Feeding feedback

Stating

Feedback is a controversial process and one that was completely rejected within a recent session in our team.  The issue is how to imbed feedback into our team as a learning tool and create an environment where we feel comfortable to give and receive feedback within the team. This was a process, that as a team, we did not want to engage in and during the specific feedback session, it was a highly emotionally charged atmosphere. Whilst members felt their feedback was honest and considered, there was a real block in terms of utilising it as a tool due to negative preconceptions, feeling constrained by the model suggested to us and a sense of fear surrounding member’s reactions. Moreover, there was a stark contrast between my engagement with the task and the rest of my team mates; a few refused to participate at all.

Feedback I received:

Elliot

Stop

  • Rambling too long in discussions.
  • Doing so much work in comparison to the rest in terms of article reading.

Start

  • Being more precise with your ideas and concepts – deliver the headlines.
  • Listen to other people’s opinions about your ideas more.

Continue

  • Being organised and efficient
  • Being a planner and getting the team organised
  • Helping the team out with assignments, seminars and things they don’t know.

Alice

Stop

  • You know too much and it can be overwhelming to those who don’t know anything; this can worry people or demotivate.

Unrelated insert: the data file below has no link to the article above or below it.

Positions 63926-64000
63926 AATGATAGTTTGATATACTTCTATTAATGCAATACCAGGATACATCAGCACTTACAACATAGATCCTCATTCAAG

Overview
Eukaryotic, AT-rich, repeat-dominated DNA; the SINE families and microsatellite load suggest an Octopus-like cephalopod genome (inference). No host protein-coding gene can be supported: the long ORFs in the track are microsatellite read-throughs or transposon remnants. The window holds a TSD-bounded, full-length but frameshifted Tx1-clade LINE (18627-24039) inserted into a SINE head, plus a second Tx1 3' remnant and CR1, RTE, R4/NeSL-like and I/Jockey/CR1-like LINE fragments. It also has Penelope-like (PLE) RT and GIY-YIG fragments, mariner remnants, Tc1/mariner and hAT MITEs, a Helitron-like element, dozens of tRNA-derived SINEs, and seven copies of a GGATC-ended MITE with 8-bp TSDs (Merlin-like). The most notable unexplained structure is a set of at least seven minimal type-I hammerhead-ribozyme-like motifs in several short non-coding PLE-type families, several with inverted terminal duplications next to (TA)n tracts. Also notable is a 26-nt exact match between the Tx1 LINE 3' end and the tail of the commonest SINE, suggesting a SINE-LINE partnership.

• Bombarding with information, it is too much to take in.

Start

  • Working on your communication skills, improving your ability to be concise and clear when presenting information – you’re already doing this!

Continue

  • You are very approachable and will help anyone, I feel very comfortable approaching you when I don’t understand things outside class. You explain things very well.
  • You organise and direct the team – reminding everyone of deadlines and setting agendas.

Dean

Stop

  • Using so much detail – sometimes less is more.
  • Doubting yourself – your experience is useful.

Start

  • You are a strong leader; time to start leading.

Continue

  • You put 110% into everything- it is inspiring.
  • Organising the team and forcing us to plan before-hand.
  • Using your experience.

Katie

Stop

  • She can sometimes go into too much detail, so the team loses the key points to holding on to.

Start

  • Being more concise.

Continue

  • Producing high standards of work individually and within the team; you always meet the deadlines.
  • Being really enthusiastic and motivating.
  • Being a very reliable team member.
  • Organising and structuring our meetings.

Deconstruction

Starting with the difference between my view of the feedback task and the team’s; feedback used to be a process I’d avoid. I perceived it as wholly negative making evaluative judgements of others or inviting negative judgements of myself. Moreover, I considered that I wasn’t within a position of any authority to give feedback and I viewed the process as unconstructively criticising. Consequently, I’d take feedback personally and I’d typically give a defensive response, deflecting it and justifying the behaviour without listening. If I gave feedback, I’d likely apologise for it and worry about upsetting the other person, reflecting my own views of feedback.